23 DIY privacy and security settings for your Windows
Imagine someone stole your computer and now has access to all your sensitive information just because you weren’t careful enough to secure it on your computer. You wouldn’t like that, would you? In this article, we work on just how you can prevent such a breach of sensitive information that might be personal or of professional importance.
In this article, we look at 23 different ways, which were tried and tested by your truly, that helps you improve the privacy of your Windows 10 PC. The exciting thing about all these methods is that you can implement these yourself on your computer and require no additional software installation whatsoever.
Windows has always been a very important part of daily life for a lot of people around the world and has continued to remain the most popular operating system in the world. Windows is also the operating system with the greatest number of vulnerabilities making it quite easy to exploit user information and compromise their accounts.
Just last week, there was a new vulnerability released for Windows 10 known as PrintNightmare that allows remote code execution on Windows computers. To read more about this malware, visit our article Windows Users nightmare: a new vulnerability discovered that threatens your security.
Besides security, privacy is the next worst issue with the Windows operating systems and is exactly what we’d be trying to improve in this article. Improving privacy also allows your computer to be secure since a computer with better privacy is quite difficult to misuse or even access without authorisation.
Table of Contents
- Avoid express installation
- Turn off location tracking
- Turn off targeted ads
- Turn off a camera control
- Turn off microphone access
- Turn off contacts access for apps
- Disable Cortana
- Control access to account info
- Disable OneDrive sync
- Disable Windows 10 sync
- Manage browser settings
- Control apps running in the background
- Automatic file downloads
- Diagnostic & feedback data control
- Limit activity history
- Access control to ‘Other devices’
- Tasks access control
- Restrict access to emails
- Limit lock screen information
- Use local accounts
- Windows updates control
- Speech, Inking, and Typing
- Use ‘Limited user’ accounts
If you purchase a computer and install the Windows 10 OS yourself, you might usually just click on the ‘express install’ option for Windows and allowing the OS to be set up with default Windows settings.
While this is quite useful when you are trying to save time, it isn’t the best option in terms of improving your privacy. By default, Windows is allowed to use your personal information to improve services like targeted ads, location tracking, and activity tracking.
All you need to do to prevent this is to click the ‘customise settings’ link at the bottom of the setup screen. While using this custom install, you can disable ad tracking, location tracking, and all forms of personal activity tracking.
Image Source - Windowscentral.com
The custom install also allows you to read through the Terms & Conditions of using Windows 10, which has been made available in last year’s fall update. While users wouldn’t read the entire T&Cs, you can simply click the ‘Learn More’ links to jump to and read specific sections in the T&Cs relevant to you.
Your location should be the most private part of your personal information, no matter what online service you're using. Windows 10, by default, keeps track of your location through various apps you use such as Maps, Camera, Mail, Skype, etc.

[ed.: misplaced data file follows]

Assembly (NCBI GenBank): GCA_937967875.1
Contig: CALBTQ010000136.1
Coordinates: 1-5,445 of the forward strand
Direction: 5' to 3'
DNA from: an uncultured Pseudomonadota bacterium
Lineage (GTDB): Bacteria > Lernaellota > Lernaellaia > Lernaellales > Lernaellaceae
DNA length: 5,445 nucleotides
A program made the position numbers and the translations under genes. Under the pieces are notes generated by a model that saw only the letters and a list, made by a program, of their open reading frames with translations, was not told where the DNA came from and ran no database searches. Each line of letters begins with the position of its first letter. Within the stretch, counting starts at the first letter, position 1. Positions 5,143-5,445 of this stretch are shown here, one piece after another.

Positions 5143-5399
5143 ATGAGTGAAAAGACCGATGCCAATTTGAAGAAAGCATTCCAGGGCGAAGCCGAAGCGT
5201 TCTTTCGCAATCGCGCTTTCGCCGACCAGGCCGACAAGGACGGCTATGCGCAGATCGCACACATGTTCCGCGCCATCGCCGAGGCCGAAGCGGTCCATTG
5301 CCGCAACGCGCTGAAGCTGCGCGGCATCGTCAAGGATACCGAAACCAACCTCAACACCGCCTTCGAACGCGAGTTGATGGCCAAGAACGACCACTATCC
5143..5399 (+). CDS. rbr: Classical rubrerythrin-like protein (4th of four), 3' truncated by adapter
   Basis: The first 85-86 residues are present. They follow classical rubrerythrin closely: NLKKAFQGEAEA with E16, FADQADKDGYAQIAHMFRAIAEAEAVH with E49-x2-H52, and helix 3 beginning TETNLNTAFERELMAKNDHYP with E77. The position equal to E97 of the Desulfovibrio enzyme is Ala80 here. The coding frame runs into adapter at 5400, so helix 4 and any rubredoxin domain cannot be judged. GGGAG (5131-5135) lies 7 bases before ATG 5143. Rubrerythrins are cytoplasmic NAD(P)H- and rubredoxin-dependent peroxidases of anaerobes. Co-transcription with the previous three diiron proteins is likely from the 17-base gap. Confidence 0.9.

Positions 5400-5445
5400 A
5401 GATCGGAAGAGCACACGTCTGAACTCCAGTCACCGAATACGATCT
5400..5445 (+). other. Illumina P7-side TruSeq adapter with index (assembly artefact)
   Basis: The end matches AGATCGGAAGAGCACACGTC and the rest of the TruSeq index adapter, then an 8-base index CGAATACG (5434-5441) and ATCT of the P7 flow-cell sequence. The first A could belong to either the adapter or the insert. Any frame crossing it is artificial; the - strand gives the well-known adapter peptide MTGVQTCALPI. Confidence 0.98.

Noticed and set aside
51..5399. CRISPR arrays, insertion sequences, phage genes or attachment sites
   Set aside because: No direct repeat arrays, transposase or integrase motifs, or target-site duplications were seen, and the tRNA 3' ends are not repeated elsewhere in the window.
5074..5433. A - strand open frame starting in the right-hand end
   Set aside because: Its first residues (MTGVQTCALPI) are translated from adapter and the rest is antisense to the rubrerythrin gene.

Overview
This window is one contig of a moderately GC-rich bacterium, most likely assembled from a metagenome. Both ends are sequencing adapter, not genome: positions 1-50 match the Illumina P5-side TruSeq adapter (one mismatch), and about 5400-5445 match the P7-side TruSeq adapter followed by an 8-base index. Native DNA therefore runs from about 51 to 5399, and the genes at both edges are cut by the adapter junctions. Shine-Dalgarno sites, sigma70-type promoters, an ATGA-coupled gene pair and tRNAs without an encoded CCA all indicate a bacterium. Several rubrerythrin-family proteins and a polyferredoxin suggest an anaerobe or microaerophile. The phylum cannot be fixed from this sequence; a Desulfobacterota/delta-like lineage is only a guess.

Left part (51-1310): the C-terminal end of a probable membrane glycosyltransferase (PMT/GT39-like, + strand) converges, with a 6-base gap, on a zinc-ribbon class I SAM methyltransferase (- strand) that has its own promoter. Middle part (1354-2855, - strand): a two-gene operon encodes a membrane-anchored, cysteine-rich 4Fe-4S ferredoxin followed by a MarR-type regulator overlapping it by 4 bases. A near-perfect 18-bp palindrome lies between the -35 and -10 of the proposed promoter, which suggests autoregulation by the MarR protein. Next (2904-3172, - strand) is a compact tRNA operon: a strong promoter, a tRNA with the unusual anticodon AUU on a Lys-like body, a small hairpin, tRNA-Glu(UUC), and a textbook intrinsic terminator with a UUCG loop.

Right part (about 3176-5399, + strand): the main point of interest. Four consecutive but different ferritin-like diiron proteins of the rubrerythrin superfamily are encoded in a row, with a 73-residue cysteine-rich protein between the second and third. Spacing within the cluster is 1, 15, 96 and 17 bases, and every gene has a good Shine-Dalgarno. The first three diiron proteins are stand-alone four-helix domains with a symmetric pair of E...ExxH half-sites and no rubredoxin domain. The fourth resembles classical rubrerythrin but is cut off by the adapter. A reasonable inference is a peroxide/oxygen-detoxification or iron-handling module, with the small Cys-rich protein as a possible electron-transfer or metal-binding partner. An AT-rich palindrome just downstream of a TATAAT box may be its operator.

Since this location is stored and used by Microsoft for their benefit, it is a breach of your privacy and isn't something you should stand for. This can be potentially very dangerous if a hacker somehow gains access to your Microsoft account and can even compromise your safety.
To turn off location tracking by Windows, simply go to the Settings page of your PC and go to the privacy section.
- Go to the location tab where you can see the title ‘Allow access to location on this device'.
- Under this, click on the button labelled 'Change' and
- toggle ‘Location access for this device’ to off.
Windows 10 uses your app activity to personalise and tailor ads that are applicable to your needs. While this might sound like a neat feature to have at first glance, anyone with a basic sense of privacy can figure out why this feature of Windows 10 exploits it as much as possible.
The Windows 10 operating system gathers a user’s private information about their activity relating to their apps and uses this information to personalise ads. This information could also be used for third-party ads to push their apps onto users who have used similar apps.
If you went down the path of express install for Windows 10, you probably don't have this disabled on your computer.
To disable ad tracking, first, open the settings page on your Windows 10 PC and then go to the privacy section.
Now click on the general tab, and you’ll see a few toggle switches to disable various features. The first one, “Let apps use advertising ID to make ads more interesting to you based on your app activity", is the culprit we are looking for. All you need to do is simply turn this off to disable the Windows 10 ad tracking feature.
Imagine a stranger watching you without your knowledge through your webcam. Every computer that has a connected webcam is potentially vulnerable to this issue which is quite worrying since almost all computers (laptops mostly) today come with an integrated webcam.
By default, Windows 10 will have access to your camera via its apps and will be able to keep recordings or images of you without your knowledge.
Disabling the camera on your computer is as easy as opening the settings page, going to the privacy section, and then the camera tab. Here, under the ‘Allow access to the camera on this device’ section, click on the change button and then toggle the camera access for this device to off.